We’re coming to the end of the semester. To wrap the whole semester up, we made a book briefly introducing the class.
First, we did some explorations with different typefaces, tracking, kerning and explored different text. During the process, I found the typeface that I need for my book, which is News Gothic. And also figured out the column width for the book.
After the exploration, Dan introduced us to Dummy — a book demo to guide the later printing and pasting of the book . Since my book would have 16 pages, I made a 16 pages dummy. And to make it easier for me to find the correct pages, I wrote down the first word, or images on each page. After I finish each page’s pasting, I check the pages.
After roughly doing the layout on Indesign, I printed out all the pages, and cut out sections and got ready to paste them on to the artboard, which is a 11*17 sheet with two frames of A5 paper.
Here’s what the pasted artboard look like
For pasting the paper, I used a roller, paper cement and masking tape. First, I find a right location for the section, then attach one side of the section on to the page with masking tape.
Then I flip the section paper over and apply the cement.
A good thing about the paper cement is that it allows some moving time even after pasting the paper on top of another paper. Another good thing is that it dries clear, which means I can be generous with the application.
One downside is I have no idea how to clean the dried out cement from my roller and now it’s a little sticky.
For the book, Dan wants us to set up a 3 column grids structure for all the pages.
After the pasting, I went to Kinkos to photocopy the double sided pages for the book. The dummy came in handy again.
Last thing to do is to cut out the actual pages of the book and staple it and done!
In this project, we were assigned into four different groups. Each student were to write a 5-7-5 Haiku and each group selected the best one for the final installation. I was in the same group with Anthony, Trevor and Arnisha. We chose Trevor’s Haiku:
Each letter its own
But as one a family
A typeface means kin
My own Haiku:
Words all come alive
Communicate beyond pages
Type, you drive me nuts.
All the groups had their haiku processed at Techshop (Allen Park). Our group also took a tour at the shop and saw some amazing futuristic advanced machines. Many of the machines are computer controlled and more importantly, works with Adobe Illustrator files！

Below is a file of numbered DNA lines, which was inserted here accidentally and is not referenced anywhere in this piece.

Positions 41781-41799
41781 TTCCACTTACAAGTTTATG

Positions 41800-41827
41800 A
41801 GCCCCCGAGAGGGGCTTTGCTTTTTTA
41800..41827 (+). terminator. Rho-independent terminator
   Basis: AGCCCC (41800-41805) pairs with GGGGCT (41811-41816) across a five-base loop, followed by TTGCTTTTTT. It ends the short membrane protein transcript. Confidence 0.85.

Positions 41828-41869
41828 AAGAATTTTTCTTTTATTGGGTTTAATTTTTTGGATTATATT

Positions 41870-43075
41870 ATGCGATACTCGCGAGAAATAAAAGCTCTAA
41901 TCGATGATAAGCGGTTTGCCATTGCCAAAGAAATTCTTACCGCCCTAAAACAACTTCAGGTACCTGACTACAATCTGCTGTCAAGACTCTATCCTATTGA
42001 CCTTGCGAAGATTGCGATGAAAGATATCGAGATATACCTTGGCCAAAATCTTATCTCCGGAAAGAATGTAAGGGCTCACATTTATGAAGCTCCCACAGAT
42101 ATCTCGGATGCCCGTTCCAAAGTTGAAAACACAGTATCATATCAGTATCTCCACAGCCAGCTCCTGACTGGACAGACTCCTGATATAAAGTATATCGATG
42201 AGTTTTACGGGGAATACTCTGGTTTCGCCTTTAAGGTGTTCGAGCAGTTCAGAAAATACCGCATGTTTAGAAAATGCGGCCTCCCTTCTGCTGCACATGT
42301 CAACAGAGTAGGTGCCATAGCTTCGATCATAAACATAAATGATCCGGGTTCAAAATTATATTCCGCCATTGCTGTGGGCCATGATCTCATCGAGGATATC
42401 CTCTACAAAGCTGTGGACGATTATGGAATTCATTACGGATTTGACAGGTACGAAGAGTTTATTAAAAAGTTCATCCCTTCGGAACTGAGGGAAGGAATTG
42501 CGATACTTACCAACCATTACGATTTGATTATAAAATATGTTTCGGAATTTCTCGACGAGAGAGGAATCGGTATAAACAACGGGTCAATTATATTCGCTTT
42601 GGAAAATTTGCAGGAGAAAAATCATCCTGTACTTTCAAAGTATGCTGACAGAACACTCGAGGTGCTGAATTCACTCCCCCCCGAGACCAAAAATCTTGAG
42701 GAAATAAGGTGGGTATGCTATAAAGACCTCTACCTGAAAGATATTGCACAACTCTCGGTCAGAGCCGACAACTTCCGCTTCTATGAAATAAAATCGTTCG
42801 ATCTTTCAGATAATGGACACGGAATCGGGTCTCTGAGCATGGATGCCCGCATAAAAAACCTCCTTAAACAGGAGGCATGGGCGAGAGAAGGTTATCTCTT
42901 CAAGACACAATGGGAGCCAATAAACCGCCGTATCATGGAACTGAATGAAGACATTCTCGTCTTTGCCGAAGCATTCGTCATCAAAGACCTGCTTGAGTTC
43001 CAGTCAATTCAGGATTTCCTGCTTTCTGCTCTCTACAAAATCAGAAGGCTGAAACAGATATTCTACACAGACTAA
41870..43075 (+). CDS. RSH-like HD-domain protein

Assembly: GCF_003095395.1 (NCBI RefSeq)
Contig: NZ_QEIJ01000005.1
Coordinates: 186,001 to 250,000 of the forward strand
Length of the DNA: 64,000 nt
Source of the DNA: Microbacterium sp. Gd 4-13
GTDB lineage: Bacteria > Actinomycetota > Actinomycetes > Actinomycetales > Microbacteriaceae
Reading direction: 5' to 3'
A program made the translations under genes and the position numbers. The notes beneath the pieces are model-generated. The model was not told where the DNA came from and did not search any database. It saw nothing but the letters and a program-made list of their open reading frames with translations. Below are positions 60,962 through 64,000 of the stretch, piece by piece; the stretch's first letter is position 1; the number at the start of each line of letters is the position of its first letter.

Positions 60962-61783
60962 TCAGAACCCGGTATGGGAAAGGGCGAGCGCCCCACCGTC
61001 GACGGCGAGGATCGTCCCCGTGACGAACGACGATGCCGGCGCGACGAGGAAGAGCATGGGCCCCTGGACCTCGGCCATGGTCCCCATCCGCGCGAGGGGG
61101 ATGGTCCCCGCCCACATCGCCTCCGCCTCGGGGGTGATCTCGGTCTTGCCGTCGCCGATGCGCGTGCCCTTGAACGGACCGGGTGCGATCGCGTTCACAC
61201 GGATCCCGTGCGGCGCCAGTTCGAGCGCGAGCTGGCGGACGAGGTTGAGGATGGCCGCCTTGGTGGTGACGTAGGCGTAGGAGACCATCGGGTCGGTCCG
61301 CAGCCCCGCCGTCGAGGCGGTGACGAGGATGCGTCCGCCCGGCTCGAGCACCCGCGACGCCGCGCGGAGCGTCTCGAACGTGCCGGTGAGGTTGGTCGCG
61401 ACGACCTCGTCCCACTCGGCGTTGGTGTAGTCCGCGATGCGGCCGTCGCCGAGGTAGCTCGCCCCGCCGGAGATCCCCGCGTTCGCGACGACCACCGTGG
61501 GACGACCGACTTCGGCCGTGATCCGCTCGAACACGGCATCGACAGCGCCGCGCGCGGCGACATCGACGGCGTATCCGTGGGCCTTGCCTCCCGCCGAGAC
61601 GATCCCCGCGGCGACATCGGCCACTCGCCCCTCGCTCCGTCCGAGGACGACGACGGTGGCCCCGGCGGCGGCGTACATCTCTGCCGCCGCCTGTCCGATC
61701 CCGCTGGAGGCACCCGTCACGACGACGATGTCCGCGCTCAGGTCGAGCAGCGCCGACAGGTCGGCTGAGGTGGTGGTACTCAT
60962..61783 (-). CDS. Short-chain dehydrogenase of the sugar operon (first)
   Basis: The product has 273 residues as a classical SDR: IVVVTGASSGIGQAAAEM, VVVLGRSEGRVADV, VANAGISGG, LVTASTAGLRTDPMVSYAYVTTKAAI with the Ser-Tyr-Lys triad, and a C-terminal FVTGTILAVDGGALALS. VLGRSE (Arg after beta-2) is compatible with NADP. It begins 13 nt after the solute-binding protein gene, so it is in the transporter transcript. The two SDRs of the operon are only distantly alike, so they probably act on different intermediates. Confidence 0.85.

For the location of the installation, we agreed on a more quiet place framed by the stairway on the first floor in Old Main, which suits our minimalist design.
This project is all about kerning and tracking. In order to have the perfect measurement, we firstly carefully arranged the letters on the floor.
Then we measured the total length of the wall and the design to see where exactly we want to install the letters. Next we marked the baseline with strings and masking tape.
Next thing is to install each letter with the help of the guidelines we set up. After the initial setup, we stepped back and stared at the entire Haiku again and started fixing any imperfections.
Then we had our letters perfectly installed…well… perfect in our eyes…
Crystal or vessel. It’s a shame that my first reaction to the question was a vessel. As I kept reading the article, I realized that it is so true I do care about the container much more than the wine itself.
But back to printing and typography. Nowadays, many of us are suffering from short attention span. Many people don’t even care about the content of what they’re reading, let alone the beauty of the typography. As a design student, that kind of not caring about the design worries me yet excite me. Isn’t it rewarding to be part of the community that are blessed with eyes to seek out the hidden beauty that so many are unable to see?
I’m still not a wine taster but in terms of design and typography, I’d like to hold the crystal goblet and enjoy every sip of the beauty of typography.
This project is designed for us to create two typefaces using modular system. First, we started to search for definitions and connotations of our assigned words. I was assigned with “inundation” and “spontaneous”
First I looked online for their definitions and wrote down the most common ones on my sketchbook. Then I brainstormed some connotations based on the definitions. Since I wasn’t familiar with the word “inundation”, I thought it would be a good idea to look for help. I asked most of my peers in the class, surprisingly, they weren’t that familiar with that word, either.